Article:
Friday, May 11, 2012

Traveling With Books

I’ve been traveling lately (from Utah to Quebec City by train), and with my world on my back, I feel that every item I carry must be essential. I am a die-hard analog reader, so deciding what books to take when traveling takes careful consideration. There are many factors that come into play. How many books do I need to get me through the trip? Should I choose smaller/lighter books, even though they may not be next on my reading list? What if I end up not wanting to read any of them, and I am stranded at a train station in the middle of nowhere (Depew, NY) with nothing to do? Taking all these things into consideration, I chose to bring two books—one, an impractically huge hardcover (and the most recent installment of a series I am obsessed with), and a small paperback that is an old favorite. I justified the hardcover to myself, because I will finish A Feast for Crows before I see George R.R. Martin at the ALA convention in Anaheim (and have him autograph it, and my body), and I planned to have a lot of reading time on my trip. The smaller book, The Tao of Pooh, fell into the “I’ve already read this and loved it, and if I get cranky on the train it will cheer me up” category. So, a mix of book lust and practicality ultimately determined my reading choices for my cross-county adventure. How do you decide what books to take on a trip? How many is too much? Or, if you have an e-reader, how do you decide between all your options at hand?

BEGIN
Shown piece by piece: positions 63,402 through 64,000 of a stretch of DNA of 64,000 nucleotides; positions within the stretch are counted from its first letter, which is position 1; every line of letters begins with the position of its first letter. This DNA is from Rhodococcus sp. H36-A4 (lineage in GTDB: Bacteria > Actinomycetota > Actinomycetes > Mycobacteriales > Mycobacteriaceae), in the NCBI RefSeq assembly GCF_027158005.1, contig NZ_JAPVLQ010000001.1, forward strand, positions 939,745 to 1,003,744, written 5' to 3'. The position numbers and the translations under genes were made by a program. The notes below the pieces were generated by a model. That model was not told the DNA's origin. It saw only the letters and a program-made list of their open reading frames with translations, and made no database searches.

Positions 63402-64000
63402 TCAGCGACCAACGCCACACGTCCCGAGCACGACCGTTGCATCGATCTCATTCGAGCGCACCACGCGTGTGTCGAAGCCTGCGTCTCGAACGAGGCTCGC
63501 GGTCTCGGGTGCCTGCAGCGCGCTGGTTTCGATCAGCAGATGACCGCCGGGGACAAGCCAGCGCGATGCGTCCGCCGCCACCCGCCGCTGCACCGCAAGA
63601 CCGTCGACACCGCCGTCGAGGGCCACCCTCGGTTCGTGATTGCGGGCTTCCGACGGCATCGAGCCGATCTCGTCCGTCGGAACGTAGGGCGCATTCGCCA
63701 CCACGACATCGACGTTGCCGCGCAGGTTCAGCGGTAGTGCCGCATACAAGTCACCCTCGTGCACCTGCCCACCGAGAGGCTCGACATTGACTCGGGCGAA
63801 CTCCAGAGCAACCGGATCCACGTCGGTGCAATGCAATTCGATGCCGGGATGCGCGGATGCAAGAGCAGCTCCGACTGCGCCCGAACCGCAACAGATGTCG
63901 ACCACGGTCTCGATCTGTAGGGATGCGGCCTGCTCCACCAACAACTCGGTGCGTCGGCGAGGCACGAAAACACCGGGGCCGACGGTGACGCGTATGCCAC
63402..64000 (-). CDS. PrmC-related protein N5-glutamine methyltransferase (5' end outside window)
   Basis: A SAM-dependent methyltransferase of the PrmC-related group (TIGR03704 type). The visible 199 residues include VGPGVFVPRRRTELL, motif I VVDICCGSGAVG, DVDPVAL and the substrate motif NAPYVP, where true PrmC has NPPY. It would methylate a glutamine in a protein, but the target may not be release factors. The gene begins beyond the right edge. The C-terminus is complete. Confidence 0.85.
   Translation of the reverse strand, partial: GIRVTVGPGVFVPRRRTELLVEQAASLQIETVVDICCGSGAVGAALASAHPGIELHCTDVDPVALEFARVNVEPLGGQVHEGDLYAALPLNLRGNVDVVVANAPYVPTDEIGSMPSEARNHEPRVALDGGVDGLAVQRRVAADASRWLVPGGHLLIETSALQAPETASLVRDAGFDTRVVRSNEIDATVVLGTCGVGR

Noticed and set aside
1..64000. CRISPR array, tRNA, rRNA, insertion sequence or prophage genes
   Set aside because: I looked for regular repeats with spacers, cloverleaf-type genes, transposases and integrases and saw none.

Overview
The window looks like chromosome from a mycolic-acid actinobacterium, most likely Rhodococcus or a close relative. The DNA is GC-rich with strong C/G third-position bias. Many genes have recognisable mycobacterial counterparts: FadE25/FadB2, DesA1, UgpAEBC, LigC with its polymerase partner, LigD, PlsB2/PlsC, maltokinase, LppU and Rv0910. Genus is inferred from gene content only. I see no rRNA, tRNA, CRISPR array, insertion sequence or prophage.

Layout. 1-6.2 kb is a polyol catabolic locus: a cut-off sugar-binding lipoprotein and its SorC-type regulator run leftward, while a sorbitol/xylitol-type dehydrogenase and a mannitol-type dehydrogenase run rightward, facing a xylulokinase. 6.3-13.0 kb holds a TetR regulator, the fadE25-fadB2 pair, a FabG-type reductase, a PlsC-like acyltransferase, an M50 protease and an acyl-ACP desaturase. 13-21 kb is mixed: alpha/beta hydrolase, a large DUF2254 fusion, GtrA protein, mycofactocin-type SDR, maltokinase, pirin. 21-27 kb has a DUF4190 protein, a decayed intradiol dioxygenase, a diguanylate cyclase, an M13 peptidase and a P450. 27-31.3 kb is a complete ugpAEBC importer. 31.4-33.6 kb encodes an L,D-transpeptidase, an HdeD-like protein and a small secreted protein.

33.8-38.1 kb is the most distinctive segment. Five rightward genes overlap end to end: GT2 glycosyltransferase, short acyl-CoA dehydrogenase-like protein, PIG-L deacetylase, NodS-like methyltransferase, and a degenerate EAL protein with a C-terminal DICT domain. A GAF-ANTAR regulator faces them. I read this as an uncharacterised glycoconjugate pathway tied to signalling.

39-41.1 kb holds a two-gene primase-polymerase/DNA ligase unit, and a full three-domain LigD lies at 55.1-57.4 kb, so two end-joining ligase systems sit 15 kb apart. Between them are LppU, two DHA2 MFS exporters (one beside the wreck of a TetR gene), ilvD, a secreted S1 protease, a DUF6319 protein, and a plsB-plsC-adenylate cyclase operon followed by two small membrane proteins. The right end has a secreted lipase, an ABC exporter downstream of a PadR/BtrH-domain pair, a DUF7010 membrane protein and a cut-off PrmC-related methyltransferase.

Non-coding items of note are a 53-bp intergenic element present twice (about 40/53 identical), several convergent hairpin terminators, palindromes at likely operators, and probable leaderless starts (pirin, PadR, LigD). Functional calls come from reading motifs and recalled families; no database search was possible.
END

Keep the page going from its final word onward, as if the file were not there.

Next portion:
1. I definitely support the 2-book strategy. I try and bring one action, spy, Ludlum-ish book, and then another pseudo-self-help, inspiration-y style book. Unfortunately, one I usually can't put down, and the other ends up helping me sleep on the plane! :)

  2. How about you take a great book about traveling, while you travel? "Drifting on a Headwind" by Jim Harlan is a fabulous, entertaining book, a memoir of the author's travels around the world over the past 30 years. I found it interesting to see an intimate view of what life is like in some of the most remote corners of the world.